Crisis and Reinvention: the State of the Left
A well-attended Mile End Institute event – Crisis and Reinvention: the State of the Left – emphasised both the challenges and opportunities facing the Labour Party. Karl Pike, PhD Candidate at Queen Mary University of London, looks back on presentations given by Professor Andrew Hindmoor, Dr Monica Poletti and Dr Patrick Diamond.
8 February 2018
Leader of the Labour party, Jeremy Corbyn
Professor Andrew Hindmoor challenged some narratives on the Left that, he argued, hold a ‘miserabilist’ view of Britain and the records of successive governments, both Labour and Conservative. Such a narrative, Professor Hindmoor argued, is not only inaccurate, but risks undermining the role of the State in redistributive and life-enhancing politics. Defending the ‘yes, but’ frame of modern social democracy was integral to upholding faith in political life, Professor Hindmoor suggested.
Dr Monica Poletti presented evidence regarding Labour’s membership, including the ‘Corbyn surge’ in membership numbers. As Dr Poletti has written about elsewhere (link), ‘new’ members are not necessarily more left wing – though some of them think they are. The overwhelming majority of members are pretty left wing, whether they joined prior to the 2015 general election or after, for example both pre and post-2015 members are pro-redistribution (91% vs 94%). There is an interesting difference in how new members self-position differently on a left (0) – right (10) scale, however, with new members seeing themselves as significantly more left-wing (1.95) than older members (2.39).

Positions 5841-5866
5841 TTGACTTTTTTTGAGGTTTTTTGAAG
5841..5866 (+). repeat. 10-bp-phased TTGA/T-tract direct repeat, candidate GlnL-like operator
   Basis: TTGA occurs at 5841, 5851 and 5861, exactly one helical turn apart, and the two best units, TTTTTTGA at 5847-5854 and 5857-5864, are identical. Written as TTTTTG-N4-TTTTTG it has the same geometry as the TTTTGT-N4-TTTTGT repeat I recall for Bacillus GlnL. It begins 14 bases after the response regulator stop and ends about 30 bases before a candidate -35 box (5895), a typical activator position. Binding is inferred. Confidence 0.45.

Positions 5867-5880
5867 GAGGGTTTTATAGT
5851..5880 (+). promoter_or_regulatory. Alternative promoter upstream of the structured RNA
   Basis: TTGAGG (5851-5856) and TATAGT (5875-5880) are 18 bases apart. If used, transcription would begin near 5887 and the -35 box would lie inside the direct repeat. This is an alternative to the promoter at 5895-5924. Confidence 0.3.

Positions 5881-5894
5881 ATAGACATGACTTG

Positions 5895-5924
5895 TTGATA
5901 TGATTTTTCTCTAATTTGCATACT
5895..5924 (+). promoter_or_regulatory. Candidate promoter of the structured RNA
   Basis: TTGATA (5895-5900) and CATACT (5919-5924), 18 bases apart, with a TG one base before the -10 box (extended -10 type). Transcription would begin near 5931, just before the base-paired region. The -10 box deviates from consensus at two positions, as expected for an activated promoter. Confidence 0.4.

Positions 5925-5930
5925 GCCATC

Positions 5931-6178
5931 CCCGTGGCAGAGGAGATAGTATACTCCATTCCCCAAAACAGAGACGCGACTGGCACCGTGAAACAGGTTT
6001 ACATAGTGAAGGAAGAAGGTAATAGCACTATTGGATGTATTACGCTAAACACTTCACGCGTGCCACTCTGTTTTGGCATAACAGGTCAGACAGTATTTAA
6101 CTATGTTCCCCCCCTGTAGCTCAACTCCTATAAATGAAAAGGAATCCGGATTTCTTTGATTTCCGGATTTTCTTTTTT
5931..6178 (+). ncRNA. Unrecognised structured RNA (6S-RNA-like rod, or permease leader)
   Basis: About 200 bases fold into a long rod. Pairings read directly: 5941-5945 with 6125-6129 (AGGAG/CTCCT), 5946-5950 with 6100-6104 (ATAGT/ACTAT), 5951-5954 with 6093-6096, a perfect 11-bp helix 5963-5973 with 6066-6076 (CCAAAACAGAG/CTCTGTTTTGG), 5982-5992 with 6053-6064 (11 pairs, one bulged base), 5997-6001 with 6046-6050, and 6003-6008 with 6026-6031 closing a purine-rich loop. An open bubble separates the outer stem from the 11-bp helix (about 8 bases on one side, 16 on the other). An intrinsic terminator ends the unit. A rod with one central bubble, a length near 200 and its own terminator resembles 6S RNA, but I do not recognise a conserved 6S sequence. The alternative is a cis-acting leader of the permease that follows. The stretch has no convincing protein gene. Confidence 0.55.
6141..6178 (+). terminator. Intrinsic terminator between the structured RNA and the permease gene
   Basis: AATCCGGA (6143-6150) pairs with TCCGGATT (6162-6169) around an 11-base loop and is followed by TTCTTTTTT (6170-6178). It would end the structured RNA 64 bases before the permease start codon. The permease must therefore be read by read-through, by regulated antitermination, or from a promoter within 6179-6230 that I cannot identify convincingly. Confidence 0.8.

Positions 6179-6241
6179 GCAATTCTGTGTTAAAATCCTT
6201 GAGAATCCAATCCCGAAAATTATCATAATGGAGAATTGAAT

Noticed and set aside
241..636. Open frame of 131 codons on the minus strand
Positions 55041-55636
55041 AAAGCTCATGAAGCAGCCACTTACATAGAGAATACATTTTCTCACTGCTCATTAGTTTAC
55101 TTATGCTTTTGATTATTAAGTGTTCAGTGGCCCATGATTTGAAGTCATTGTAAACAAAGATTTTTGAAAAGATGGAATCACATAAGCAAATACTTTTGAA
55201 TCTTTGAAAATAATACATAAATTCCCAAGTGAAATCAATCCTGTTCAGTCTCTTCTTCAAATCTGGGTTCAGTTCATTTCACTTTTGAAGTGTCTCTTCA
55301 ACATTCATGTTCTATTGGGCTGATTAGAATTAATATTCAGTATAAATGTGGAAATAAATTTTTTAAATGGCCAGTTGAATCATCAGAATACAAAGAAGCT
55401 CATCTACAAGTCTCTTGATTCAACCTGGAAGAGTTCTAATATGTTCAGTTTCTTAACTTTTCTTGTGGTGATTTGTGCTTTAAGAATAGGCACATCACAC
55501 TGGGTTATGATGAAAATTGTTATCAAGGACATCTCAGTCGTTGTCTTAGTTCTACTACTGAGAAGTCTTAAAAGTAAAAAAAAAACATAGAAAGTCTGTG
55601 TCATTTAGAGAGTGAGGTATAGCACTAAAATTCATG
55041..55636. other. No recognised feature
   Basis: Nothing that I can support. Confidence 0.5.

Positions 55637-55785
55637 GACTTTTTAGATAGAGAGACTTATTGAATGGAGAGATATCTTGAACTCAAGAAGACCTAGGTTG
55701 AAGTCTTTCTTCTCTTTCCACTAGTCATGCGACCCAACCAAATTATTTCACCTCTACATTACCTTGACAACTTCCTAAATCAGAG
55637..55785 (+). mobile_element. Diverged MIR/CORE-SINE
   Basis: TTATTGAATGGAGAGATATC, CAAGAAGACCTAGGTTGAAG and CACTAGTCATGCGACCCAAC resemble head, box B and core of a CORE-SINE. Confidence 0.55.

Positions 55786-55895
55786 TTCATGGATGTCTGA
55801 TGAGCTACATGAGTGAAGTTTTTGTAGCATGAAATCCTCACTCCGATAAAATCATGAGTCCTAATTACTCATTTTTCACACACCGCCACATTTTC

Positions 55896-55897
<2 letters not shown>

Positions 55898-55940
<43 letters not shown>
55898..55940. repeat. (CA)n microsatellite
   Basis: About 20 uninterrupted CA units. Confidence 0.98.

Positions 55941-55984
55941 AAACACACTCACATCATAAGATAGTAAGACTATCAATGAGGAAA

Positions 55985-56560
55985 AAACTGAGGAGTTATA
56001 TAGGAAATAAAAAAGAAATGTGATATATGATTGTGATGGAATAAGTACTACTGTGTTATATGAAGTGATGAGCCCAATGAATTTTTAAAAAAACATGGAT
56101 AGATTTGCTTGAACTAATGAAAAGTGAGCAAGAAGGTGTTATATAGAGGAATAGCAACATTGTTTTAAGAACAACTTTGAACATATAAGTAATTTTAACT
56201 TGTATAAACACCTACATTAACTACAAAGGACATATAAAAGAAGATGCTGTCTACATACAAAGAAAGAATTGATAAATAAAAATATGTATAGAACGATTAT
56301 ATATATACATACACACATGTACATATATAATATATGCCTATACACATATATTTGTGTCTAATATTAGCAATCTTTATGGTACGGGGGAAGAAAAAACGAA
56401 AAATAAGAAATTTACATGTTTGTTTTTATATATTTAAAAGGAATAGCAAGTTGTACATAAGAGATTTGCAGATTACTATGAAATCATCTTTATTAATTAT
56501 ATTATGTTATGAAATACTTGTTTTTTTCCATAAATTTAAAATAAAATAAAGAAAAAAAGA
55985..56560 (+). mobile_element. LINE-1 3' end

Dr Patrick Diamond responded to both Professor Hindmoor and Dr Poletti by placing their arguments in a broader, historical perspective. The records and reputations of Labour governments have, throughout Labour’s history, proved to be divisive debating points – with the Attlee administration, the governments of Wilson and Callaghan, and the Blair and Brown governments criticised for different aspects of their delivery. Dr Diamond argued that the Labour Party has often delivered transformative social and cultural change, yet has fallen short in both its appetite for and delivery of economic transformation – something, Diamond argued, that could still be said of the Corbyn leadership.
The themes coming out of the discussion which followed considered both the apparent contradictions and areas of common ground currently found on the Left. Does the Corbyn surge, and electoral performance in 2017, suggest an alleged ‘miserabilist’ perspective is instead interpreted as being rather hopeful? Would a Corbyn-led administration be accused of complacency soon after taking office? Do some social democrats risk positing pragmatism as an alternative to ideology, rather than being a proponent of what Professor Hindmoor argued should be a pragmatic ideology? And if Labour’s members are so similar in their doctrinal views, to where should we look for the sources of disagreement that seem to exist?
Karl Pike is a PhD Candidate at Queen Mary University of London. His research interests include policymaking in political parties, political leadership, doctrine and ethos of the Labour Party.